I had a great time at FenCon this year. This makes the sixth year I’ve made it to FenCon.
Rather than give a complete blow-by-blow, I’m just going to hit the highlights. I’m sure a lot happened that I won’t even touch on, since there are so many tracks to follow.
I had pretty much committed to myself that I wouldn’t do the writer’s workshop this year. It’s not that I don’t enjoy doing them . . . I love doing them. But the time commitment is fairly substantial. If you’re in class with nineteen other writers, that’s nineteen critiques you have to do. That’s a lot of crits.
But then I heard that Keith R. A. DeCandido was teaching the class, and that it was to be a series of lectures and question and answer sessions with no crits involved. Count me in. And I’m glad I attended. Keith did a great job of covering the business side of writing. And as he put it, he tried to cover the topics that no one else covers. He did an excellent job.
The Filk presence at FenCon continues to be strong. Carla Ulbrich was the musical guest of honor. She’s always been one of my favorites. She’s an excellent entertainer and performer. Her hubby, Joe G performed also. He’s technically dazzling, interjecting Michael Hedges-like two-handed tapping techniques, and his own brand of humor. And Tom Smith was at his hilarious best.
I went to several panels, and they were all good. Of special note was the “Endings” panel with C.T. Adams, Paul Black, Lois McMaster Bujold, Paul Cornell, and my friend Julia Mandala. As the panel put it, lots of people hammer into our heads the importance of starting a story off with a bang. But ending with a memorable ending that is surprising yet satisfying is a huge challenge and often overlooked.
The DIY Self-Promotion for Writers and Artists with Kurt Miller, Real Musgrave, Muff Musgrave, Gloria Oliver, Rie Rose, Steve Wedel, and Cat Conrad was excellent. I heard this same theme time and again at FenCon this year: There’s only one person in charge of your career: You.
The main guests were great. Paul Cornell is insane. In a good way. I also enjoyed Lois McMaster Bujold. Her keynote address wasn’t a speech at all. Right away she opened up the session to questions. The audience kept her busy. The session could have gone on for hours.
One of my perennial favorites is the “Four Redheads of the Apocalypse”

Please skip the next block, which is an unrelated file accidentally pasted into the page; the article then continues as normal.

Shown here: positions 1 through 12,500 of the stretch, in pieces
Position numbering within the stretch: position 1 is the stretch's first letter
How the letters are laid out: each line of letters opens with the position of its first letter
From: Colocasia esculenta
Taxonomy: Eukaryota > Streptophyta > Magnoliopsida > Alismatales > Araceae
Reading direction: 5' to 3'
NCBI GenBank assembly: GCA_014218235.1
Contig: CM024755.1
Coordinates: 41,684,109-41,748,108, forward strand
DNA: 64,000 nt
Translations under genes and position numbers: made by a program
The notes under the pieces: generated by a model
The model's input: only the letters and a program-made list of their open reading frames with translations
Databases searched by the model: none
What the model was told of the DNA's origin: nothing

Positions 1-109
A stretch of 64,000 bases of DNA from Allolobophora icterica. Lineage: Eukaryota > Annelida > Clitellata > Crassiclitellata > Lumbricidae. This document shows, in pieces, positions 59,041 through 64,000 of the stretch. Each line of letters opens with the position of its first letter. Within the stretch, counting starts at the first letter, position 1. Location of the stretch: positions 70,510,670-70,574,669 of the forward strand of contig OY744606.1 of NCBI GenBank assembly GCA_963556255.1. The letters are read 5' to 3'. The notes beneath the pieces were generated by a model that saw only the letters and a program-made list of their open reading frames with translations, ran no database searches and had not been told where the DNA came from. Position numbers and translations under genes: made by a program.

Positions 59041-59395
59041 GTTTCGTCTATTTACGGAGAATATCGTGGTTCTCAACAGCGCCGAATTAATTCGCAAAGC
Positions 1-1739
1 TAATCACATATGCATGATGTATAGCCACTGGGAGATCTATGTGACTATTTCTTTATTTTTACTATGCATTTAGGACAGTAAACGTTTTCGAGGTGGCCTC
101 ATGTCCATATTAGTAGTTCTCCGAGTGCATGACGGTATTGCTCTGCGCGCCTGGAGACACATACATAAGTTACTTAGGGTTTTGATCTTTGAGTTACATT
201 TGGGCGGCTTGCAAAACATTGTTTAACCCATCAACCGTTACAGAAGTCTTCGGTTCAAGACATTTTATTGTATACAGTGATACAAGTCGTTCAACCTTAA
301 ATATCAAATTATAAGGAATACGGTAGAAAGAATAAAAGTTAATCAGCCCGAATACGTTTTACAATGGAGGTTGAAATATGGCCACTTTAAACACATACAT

press conference, where Yard Dog Press writers, and friends, Linda L. Donahue, Julia S. Mandala, Dusty Rainbolt, and Rhonda Eudaly presented a press conference–in character–each of them portraying their character creations in FROTA. The session was capped off by a visit from Selina (Satan) Rosen who maintained the force her evil will by threatening to punish the disobedient by making them eat barbecued marshmallows.
Of particular interest was the life-sized R2D2 showcased by Glenn Pipe from Dallas Personal Robotics Group. R2D2 is a remote controlled robot that Glenn has been working on for many months. It moves about and makes the endearing sounds of the “realthing.” One really cool aspect of R2 is that he has an onboard camera and Wi-Fi that allows passers by to “tune in” with a personal device such as an iPhone, and see what R2 sees. Glenn can also use an iPhone as a remote control for R2D2. This is really cool stuff.
The thing that probably floated my boat more than anything was Howard Waldrop. I caught “An Hour With Howard Waldrop” hosted by Brad Denton.
Stories (the spoken kind) flew as Brad and Howard regaled the audience with tales of days gone by. During the session, Brad questioned Howard about the myths and legends of Howard Waldrop, and Howard debunked or affirmed them. Brad recounted of having heard that some fans had seen Howard on an elevator at a con just minutes before he was to participate in a reading of his works. Howard wrote studiously on a yellow legal pad. Legend has it that when asked what he was working on, he told his fans that he was finishing the story he would be reading to his audience in a few short minutes.
I attended Howards reading on Sunday. And sure enough, moments before his reading, I saw him seated in the hotel bar, writing in his yellow pads. Later he confessed that he was notactually writing the story. Rather he was transcribing it into larger print so he could see to read it. Hearing Howard read was a real treat.
That’s it for this year. I hope to see you at the next con.nbsp;